We’re a bit more old school in our family, and the core ingredients for wheaten bread are normally just flour, buttermilk, baking soda, and a pinch of sugar. Wheaten bread’s at least as easy to make as potato bread, especially if you have some Northern Irish wheaten bread mix to hand (thanks to my mum for bringing some across this summer). Of course, you can instead use a good mix of plain and wholemeal flour instead… but try and use as coarse and bran-heavy a mix as possible, as this really contributes to the flavour. In a mix, the baking soda’s already in place, so today all I had to do was add buttermilk and sugar.

I’m lucky enough to be able to get buttermilk in my local Morrisons, but I hear it’s hard to source in many parts of the country, so you can use full-fat milk and sour it with some lemon juice, or mix in some live yoghurt instead. Use roughly 3 parts flour to 2 parts buttermilk… in this case I used 500g of flour and about 330ml buttermilk, with a teaspoon of caster sugar just to bring out that nuttiness of the bran even more.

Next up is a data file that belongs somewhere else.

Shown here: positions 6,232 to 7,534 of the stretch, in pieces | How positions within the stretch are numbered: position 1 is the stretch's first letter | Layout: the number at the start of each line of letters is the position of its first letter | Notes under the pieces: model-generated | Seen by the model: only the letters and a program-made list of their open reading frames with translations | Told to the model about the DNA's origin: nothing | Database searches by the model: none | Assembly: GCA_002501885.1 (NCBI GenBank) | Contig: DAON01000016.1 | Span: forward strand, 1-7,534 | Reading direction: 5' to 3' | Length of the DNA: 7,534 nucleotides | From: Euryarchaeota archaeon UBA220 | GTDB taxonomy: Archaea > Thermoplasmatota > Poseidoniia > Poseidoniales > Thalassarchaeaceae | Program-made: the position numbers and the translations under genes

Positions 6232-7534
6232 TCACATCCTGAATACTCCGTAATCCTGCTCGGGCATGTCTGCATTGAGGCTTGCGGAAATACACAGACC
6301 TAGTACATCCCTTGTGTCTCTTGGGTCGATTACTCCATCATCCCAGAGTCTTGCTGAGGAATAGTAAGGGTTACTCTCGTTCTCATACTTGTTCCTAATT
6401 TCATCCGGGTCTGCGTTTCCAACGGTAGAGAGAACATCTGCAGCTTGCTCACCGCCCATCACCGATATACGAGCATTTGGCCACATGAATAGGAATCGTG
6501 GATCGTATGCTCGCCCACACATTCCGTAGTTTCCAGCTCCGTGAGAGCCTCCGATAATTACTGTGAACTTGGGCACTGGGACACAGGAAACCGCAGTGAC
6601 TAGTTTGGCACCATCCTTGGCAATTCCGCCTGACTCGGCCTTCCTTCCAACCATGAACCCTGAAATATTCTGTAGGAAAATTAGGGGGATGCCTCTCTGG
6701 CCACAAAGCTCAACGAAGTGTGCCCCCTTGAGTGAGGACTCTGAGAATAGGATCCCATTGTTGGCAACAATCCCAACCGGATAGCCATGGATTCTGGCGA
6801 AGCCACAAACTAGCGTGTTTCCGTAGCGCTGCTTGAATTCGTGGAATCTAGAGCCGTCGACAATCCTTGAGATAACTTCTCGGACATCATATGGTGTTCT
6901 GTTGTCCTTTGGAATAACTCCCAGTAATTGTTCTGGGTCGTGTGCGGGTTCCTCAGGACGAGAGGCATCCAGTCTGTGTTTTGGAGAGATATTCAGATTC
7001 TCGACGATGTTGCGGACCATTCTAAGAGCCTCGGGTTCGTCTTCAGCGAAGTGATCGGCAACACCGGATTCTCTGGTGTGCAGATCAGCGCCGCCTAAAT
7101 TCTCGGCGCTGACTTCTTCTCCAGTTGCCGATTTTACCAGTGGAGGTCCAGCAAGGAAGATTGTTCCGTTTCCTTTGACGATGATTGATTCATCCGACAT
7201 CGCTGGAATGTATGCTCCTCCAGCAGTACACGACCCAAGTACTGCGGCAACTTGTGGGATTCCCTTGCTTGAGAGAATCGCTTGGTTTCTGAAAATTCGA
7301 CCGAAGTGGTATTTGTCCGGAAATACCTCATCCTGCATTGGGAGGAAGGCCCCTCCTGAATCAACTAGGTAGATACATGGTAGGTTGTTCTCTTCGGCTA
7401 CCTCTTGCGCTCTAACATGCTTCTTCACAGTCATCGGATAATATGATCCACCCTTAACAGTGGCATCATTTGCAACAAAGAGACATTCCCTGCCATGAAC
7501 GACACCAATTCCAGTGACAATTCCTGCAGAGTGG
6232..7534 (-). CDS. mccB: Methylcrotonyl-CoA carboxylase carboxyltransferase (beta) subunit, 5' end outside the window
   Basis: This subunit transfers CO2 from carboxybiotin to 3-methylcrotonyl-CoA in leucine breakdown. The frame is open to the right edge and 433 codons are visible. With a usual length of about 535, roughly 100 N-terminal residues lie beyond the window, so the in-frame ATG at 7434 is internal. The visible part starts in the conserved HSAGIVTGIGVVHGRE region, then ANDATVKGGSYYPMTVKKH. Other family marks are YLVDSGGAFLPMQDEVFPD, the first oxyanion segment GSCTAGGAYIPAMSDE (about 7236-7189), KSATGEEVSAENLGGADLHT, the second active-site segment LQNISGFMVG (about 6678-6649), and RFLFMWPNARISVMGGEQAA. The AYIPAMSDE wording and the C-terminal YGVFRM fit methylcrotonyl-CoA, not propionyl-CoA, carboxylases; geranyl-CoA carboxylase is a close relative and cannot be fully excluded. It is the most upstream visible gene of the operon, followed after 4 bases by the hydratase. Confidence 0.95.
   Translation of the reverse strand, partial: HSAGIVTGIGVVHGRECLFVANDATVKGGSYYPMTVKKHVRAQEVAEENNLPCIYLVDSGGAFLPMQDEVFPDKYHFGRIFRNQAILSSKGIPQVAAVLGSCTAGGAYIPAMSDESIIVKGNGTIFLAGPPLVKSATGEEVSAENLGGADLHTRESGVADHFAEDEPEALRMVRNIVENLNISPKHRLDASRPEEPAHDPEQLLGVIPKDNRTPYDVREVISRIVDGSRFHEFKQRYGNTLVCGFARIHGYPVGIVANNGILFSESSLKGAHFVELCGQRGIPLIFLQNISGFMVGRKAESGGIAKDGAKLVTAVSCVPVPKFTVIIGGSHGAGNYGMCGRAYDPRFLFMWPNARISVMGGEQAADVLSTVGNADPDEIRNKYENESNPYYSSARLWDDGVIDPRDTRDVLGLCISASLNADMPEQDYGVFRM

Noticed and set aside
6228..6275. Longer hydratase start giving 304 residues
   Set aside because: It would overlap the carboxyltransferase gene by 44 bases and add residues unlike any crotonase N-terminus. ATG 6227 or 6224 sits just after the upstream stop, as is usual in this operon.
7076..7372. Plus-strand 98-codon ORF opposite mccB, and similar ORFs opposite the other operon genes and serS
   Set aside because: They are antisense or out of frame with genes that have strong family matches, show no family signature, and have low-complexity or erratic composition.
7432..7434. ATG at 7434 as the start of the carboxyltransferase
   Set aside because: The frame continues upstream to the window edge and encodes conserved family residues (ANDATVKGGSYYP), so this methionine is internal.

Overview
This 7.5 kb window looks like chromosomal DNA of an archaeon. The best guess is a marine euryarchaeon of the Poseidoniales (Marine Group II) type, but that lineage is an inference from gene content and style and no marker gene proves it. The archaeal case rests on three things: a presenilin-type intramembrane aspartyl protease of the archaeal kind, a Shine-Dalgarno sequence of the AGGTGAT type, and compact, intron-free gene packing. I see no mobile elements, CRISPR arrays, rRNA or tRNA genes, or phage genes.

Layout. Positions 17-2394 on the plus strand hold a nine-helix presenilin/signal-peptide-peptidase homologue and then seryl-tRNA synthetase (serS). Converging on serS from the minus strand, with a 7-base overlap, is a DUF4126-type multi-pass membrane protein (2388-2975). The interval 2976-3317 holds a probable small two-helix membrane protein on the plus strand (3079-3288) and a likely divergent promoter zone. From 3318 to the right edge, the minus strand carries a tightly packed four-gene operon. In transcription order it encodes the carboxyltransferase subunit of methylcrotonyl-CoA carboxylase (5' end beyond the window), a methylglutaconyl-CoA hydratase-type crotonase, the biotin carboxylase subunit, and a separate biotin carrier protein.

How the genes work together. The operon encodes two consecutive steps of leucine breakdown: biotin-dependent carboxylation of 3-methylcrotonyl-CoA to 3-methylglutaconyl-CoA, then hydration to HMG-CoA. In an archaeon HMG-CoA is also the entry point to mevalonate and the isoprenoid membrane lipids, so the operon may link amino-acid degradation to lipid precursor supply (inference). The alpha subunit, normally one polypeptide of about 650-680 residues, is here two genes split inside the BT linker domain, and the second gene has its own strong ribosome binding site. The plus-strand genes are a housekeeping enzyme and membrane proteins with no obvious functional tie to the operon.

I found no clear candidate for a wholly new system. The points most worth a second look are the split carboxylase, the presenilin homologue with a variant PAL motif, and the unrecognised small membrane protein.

Mix it all up until you get a nice dough, not too sticky or overworked. Then normally I’d roll it out into a roundish shape, about 1″ / 3cm thick, before scoring the top into quarters. I dusted it with a little plain flour, but it’s also good finished with some chopped rolled oats.

As I was mixing the dough I realised I’d not made this for far too long; in fact since I went to Rotterdam to visit friends from all over Europe and enjoy a good shared meal. My Italian mate knocked up some fantastic food, so I thought it’d be right to bring a decent Irish loaf to add to the mix. Most people smuggle addictive substances out of the Netherlands: I may be the only person to have smuggled a loaf of wheaten bread in!